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Without some sort of guidance a high altitude Glider could simply drift off in any direction, so it is necessary to have at least one axis of control (yaw). One approach would be to adjust the rudder and use the feedback from the GPS heading to guide the glider. However, it would be desirable to be able to increase or decrease the airspeed to compensate to wind, especially when travelling through the jetstream. One possible approach would be to use a digital compass like :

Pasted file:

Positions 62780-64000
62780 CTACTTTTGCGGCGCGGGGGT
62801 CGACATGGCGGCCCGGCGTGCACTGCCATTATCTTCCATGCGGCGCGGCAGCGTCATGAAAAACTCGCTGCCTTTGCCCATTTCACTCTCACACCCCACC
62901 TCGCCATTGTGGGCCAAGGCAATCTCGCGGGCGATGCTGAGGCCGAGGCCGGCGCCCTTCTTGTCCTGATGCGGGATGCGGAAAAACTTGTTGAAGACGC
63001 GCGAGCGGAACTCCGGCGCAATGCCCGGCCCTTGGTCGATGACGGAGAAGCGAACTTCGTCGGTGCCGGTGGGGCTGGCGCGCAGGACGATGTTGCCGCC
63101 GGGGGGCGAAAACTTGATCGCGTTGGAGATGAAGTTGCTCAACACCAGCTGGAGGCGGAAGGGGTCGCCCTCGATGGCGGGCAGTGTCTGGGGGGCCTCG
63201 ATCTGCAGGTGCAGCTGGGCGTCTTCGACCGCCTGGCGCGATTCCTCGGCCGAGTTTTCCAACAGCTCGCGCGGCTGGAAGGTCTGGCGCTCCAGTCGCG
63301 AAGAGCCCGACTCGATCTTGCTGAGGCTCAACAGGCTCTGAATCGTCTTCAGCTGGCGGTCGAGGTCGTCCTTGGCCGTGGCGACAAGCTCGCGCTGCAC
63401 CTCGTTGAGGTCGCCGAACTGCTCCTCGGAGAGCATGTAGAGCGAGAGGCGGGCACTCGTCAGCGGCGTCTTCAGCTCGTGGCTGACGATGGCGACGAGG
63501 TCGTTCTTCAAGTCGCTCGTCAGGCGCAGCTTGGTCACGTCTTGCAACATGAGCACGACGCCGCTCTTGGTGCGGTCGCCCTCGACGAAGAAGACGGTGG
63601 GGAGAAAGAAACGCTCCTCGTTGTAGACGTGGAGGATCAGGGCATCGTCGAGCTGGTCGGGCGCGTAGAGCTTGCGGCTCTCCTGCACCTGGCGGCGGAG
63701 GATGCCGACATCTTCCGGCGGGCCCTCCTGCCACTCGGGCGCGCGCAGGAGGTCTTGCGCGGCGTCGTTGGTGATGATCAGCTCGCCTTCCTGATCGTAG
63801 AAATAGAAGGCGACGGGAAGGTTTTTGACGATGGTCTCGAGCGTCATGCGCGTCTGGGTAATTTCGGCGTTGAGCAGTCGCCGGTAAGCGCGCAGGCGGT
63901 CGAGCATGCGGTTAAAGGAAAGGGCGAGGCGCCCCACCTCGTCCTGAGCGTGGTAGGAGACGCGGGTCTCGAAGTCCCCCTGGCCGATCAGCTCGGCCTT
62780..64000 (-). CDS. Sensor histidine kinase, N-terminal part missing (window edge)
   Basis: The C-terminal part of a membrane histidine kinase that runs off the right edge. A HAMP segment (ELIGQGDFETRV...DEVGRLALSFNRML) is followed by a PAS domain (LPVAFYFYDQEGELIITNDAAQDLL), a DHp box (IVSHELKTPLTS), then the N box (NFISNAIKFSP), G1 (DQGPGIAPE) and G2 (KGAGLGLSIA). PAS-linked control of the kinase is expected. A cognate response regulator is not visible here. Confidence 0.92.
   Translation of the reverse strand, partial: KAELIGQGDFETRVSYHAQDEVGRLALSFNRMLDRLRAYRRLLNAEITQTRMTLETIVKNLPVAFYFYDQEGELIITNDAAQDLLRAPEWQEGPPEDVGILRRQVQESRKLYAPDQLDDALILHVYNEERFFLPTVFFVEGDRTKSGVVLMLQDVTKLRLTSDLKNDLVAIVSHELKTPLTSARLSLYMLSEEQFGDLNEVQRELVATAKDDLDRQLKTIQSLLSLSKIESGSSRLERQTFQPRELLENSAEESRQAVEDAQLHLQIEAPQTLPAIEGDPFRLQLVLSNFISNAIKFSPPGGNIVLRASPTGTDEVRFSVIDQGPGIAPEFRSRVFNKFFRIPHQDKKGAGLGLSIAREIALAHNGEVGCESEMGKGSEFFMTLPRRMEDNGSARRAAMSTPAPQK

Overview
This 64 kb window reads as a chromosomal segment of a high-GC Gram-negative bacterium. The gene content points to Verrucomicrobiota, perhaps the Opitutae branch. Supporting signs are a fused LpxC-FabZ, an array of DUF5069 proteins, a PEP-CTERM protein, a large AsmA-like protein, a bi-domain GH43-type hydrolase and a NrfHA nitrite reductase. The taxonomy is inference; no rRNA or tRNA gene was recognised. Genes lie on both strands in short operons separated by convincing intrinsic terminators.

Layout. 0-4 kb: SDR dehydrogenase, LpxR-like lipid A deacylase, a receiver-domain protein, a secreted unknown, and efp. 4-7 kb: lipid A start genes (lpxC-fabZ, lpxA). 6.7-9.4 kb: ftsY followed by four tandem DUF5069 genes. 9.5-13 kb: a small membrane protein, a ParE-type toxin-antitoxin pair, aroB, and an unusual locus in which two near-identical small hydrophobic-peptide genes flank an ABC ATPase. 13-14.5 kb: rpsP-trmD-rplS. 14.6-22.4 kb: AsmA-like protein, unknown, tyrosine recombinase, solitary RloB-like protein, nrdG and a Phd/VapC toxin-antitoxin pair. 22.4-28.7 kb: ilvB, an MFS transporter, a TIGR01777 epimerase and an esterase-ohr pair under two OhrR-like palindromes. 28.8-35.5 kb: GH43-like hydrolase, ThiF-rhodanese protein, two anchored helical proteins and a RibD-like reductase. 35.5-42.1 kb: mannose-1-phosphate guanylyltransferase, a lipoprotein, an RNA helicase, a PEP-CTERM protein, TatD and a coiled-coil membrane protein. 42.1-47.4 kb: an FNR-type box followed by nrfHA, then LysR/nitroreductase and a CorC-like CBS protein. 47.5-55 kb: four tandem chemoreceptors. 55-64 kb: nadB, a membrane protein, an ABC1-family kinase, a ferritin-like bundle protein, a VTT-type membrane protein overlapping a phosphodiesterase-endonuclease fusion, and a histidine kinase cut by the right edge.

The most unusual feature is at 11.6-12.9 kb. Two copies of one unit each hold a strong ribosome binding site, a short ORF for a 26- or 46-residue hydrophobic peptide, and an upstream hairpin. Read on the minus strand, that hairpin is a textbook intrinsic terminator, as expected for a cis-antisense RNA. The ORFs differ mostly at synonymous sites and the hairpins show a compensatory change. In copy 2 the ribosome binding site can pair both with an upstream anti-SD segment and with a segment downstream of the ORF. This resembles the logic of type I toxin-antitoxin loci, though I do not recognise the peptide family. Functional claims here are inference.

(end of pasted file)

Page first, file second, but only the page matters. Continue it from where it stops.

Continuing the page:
From a magnetic field vector we can only get two euler angles, so we would have to call roll=0, which would be fairly accurate in a stable, slow turning glider if we only wanted pitch and yaw to within a few degrees for flight stabalization (GPS would be used for the actual guidance). The following spreadsheet demonstrates the concept (although it hasn't yet been fully checked) Offset angle and incidence angle are set for UK conditions, and x_one, y_one and relative readings from the two axes of the compass module. The modulus of (x_one,y_one) has to be less than one, and some vectors give #Nan as they are imaginary with roll=0
yaw-pitch.xls (excel spreadsheet)

ideas/high_altitude_glider_autopilot.1158702913.txt.gz ยท Last modified: 2008/07/19 23:30 (external edit)